This is an item from Iain Martin’s weekly newsletter for subscribers to Reaction. To receive it every weekend, become a subscriber here.

It was the Reaction annual dinner in support of our Young Journalists Programme last week, generously supported by companies and individuals who bought tables and hosted by our chairman Lord Salisbury. The funds raised are ring-fenced to provide paid internships, and training and mentoring. 

When a small group of us founded Reaction in 2016, at the heart of it were the ideas that good journalism is more important than ever and helping the next generation of journalists matters. The media and the economic model of journalism has been turned upside down by the tech giants in the last 15 years or so. Many of the opportunities that were available when I started in the industry have been shut off, or reduced. The local and regional newspaper training route is not nearly as available as it once was. Many of those publications have withered or closed. 

There are only a few thriving large publishers with trainee schemes. At Reaction – a boutique media company – we decided to do what we could to create more opportunities.

If you would like to help next year in any way, when we hope to expand the programme, email me and we’ll talk.

Our star guest speaker at dinner last week was asked if the contemporary media has grown addicted to outrage and scandal. He pointed out the press in Britain for several centuries has specialised in raucous coverage and cartoons chronicling public life and political shenanigans.

This is true and a fair point. Still, I can’t shake the thought something terrible has happened to parts of the media in Britain, and elsewhere, that is peculiar and new, driven by high-speed social media and changing patterns of news production.

The old filter between political reporters, the publication and the reader has been abolished, or at least blurred. In the olden days, and I remember this as a former political editor, you had to negotiate several times a day with the news desk, usually run by hacks who were not political obsessives. They had to list stuff for morning or afternoon conference, to be presented to the editor for consideration. Get too far into the weeds – we’re told she said X has failed to report Y, and then Z responded Y has been mean to X – and the desk would say something along the lines of “this is Westminster bollocks, got anything substantial I can list?”

Now, pretty much at anyone in the Westminster reporting eco system can go straight to Twitter and produce a twenty tweet thread hailing the new “massive crisis” which will, understandably, be retweeted by opponents of the target and appalled observers who hate the government, opposition or everyone in general associated with public life. Round and round it goes, ever faster and faster.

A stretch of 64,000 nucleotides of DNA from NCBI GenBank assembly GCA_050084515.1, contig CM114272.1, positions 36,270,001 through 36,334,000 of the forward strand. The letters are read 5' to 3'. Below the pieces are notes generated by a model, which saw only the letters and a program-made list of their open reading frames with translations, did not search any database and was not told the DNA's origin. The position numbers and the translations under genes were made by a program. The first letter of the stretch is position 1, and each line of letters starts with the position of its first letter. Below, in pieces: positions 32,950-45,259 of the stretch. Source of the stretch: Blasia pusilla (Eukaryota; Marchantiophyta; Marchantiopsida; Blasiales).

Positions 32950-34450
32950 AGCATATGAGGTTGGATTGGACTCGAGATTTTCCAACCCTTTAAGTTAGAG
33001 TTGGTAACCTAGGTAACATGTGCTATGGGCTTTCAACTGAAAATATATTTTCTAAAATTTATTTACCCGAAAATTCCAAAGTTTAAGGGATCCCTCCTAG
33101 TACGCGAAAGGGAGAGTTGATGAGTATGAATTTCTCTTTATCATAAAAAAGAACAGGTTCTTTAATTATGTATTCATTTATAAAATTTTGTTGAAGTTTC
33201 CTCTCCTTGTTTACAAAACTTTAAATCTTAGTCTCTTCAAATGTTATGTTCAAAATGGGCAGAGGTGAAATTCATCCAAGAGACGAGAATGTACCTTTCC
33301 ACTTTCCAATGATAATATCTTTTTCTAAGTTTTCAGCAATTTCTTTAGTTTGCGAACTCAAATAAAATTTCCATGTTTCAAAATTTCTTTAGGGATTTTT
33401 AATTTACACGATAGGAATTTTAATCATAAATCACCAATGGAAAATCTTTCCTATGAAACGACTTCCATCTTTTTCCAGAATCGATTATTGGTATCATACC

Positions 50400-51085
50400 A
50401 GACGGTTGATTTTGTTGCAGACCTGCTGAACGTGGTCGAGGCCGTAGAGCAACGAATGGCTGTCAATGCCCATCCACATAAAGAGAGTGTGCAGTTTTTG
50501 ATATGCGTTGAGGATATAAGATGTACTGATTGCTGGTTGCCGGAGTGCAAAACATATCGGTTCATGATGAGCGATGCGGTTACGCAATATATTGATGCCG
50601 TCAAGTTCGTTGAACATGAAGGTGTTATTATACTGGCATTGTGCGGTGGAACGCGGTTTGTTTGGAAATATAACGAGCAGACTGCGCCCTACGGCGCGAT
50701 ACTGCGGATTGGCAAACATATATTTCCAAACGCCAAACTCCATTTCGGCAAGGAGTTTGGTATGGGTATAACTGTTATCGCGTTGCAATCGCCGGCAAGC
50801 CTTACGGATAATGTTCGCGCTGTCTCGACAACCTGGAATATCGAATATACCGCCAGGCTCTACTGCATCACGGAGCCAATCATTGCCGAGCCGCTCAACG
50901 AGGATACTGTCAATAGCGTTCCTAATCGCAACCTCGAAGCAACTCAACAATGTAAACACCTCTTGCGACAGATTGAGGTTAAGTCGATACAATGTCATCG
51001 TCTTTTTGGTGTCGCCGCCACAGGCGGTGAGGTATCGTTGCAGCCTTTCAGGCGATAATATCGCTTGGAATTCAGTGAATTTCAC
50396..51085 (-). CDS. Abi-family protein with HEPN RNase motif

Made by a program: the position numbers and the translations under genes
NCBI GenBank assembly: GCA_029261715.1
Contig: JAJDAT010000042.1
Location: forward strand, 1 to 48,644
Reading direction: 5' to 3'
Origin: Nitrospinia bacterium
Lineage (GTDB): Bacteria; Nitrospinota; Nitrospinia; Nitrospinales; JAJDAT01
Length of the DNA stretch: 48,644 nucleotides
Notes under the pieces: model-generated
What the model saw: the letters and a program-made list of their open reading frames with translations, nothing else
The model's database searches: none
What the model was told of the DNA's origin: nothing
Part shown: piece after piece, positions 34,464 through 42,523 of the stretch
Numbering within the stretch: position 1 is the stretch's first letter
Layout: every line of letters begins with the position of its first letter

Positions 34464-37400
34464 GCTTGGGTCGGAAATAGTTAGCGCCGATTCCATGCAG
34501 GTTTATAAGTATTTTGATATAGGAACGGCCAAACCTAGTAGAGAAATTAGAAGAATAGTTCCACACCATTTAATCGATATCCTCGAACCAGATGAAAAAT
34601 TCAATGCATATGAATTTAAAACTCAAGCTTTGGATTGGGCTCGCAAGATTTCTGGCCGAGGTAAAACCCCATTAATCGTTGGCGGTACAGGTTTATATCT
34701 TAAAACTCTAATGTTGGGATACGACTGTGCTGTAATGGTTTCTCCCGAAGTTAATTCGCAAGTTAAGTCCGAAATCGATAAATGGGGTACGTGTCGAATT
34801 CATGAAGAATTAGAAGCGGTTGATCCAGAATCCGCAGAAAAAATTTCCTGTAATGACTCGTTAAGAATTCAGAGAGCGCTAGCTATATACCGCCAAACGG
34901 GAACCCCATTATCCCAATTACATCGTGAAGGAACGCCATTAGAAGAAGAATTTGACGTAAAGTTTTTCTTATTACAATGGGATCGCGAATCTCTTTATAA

The best political correspondents and newspapers are still mindful of the need for perspective. Not everyone is. On Twitter it is common to see baffling stories and fights branded as massive crises by political reporters when they are actually quite boring and confusing. The PM leaving in disgrace, then the monarch passing, then a new PM blowing up? Now, that’s worthy of the name “national crisis”.

Perhaps it is no surprise. So much has happened so quickly in British politics, from Brexit, through Covid, Johnson, Truss and now Sunak, that many people in the system are used to everything being a crisis. We’re high on permacrisis.

In comparison, much of what has followed since the chaotic departure of Liz Truss seems inherently ridiculous or small when there is a war on. I have tried, in vain, to follow the Suella Braverman row. The Home Secretary was reappointed by new PM Rishi Sunak, after she was forced to resign over a security breach, shortly before he became PM. I’m a not a Braverman fan, at all. She seems to have a cartoonish understanding of complex problems. I’ll admit though I cannot make head nor tail of the row since she was reappointed. It involves lots of people on Twitter shouting, while the real scandal seems to be the epic failure of British state capacity in dealing with a wave of migration via small boats across the Channel, a problem it may be impossible to solve in this age of mass migration.

I am not claiming any special wisdom or exalted classification for my own journalism or that of my colleagues. I’m sure I’ve leapt on to Twitter too often of late, particularly when they tried the bonkers idea of bringing back Boris Johnson. But something has made politics and media speed up these last few years, and become even more intense and hysterical. If there are better candidates for blame than the prevalence of smartphone technology, instant communication and the fight for survival by the contemporary media, I don’t know what they are.

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